In a California riparian system, the most diverse natural assemblages are the most invaded by exotic plants. A direct in situ manipulation of local diversity and a seed addition experiment showed that these patterns emerge despite the intrinsic negative effects of diversity on invasions. The results suggest that species loss at small scales may reduce invasion resistance. At community-wide scales, the overwhelming effects of ecological factors spatially covarying with diversity, such as propagule supply, make the most diverse communities most likely to be invaded.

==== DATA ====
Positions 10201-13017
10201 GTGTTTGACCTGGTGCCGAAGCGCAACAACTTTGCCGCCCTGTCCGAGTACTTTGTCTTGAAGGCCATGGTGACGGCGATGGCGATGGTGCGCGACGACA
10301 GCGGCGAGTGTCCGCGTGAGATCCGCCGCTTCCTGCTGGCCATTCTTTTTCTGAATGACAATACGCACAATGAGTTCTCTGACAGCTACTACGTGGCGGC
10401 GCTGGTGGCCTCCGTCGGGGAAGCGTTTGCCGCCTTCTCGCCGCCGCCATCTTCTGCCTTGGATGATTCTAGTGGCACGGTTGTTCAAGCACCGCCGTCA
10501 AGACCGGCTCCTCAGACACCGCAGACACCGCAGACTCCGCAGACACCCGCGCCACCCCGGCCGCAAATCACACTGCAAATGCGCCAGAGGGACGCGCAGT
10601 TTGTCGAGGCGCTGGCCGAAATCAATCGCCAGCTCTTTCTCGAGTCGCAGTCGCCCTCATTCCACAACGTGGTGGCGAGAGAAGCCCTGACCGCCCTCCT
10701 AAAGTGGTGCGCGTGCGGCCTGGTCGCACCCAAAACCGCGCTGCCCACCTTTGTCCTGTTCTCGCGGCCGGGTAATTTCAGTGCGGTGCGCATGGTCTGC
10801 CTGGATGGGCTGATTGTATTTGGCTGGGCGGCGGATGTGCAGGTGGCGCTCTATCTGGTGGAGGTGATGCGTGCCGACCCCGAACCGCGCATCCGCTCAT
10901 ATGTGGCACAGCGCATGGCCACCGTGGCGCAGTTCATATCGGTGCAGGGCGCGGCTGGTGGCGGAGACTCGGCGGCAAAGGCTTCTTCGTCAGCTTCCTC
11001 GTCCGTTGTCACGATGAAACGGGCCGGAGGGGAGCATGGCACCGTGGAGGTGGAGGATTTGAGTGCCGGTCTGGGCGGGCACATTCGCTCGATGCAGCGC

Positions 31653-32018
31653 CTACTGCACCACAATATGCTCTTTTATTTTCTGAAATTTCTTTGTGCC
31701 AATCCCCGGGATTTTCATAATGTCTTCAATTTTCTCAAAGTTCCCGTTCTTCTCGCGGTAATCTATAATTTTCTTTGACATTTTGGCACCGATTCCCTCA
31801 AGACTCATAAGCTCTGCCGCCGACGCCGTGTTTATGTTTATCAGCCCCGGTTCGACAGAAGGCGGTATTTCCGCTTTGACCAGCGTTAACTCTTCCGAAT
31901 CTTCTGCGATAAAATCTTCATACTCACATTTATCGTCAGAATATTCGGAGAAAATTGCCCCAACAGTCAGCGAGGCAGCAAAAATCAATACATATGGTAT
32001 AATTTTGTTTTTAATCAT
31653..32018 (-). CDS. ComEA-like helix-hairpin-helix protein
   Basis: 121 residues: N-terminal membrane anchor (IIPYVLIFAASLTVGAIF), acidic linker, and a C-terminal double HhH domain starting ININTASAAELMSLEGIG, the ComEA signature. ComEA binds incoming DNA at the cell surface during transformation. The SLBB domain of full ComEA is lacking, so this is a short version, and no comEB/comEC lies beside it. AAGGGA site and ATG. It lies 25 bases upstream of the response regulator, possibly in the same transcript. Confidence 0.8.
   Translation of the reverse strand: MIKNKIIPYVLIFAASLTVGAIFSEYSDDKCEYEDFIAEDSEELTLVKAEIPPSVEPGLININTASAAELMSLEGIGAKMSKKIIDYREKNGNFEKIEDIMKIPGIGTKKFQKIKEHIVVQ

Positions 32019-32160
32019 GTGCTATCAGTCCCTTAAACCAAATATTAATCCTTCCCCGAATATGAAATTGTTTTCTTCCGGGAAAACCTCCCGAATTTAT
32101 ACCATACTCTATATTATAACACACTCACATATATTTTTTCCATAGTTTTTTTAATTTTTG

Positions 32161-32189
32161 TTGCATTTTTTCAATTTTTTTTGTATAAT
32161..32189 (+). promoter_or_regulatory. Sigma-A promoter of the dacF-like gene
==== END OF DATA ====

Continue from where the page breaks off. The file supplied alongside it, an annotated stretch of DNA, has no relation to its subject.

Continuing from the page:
|Original language||English (US)|
|Number of pages||3|
|State||Published - May 5 2000|
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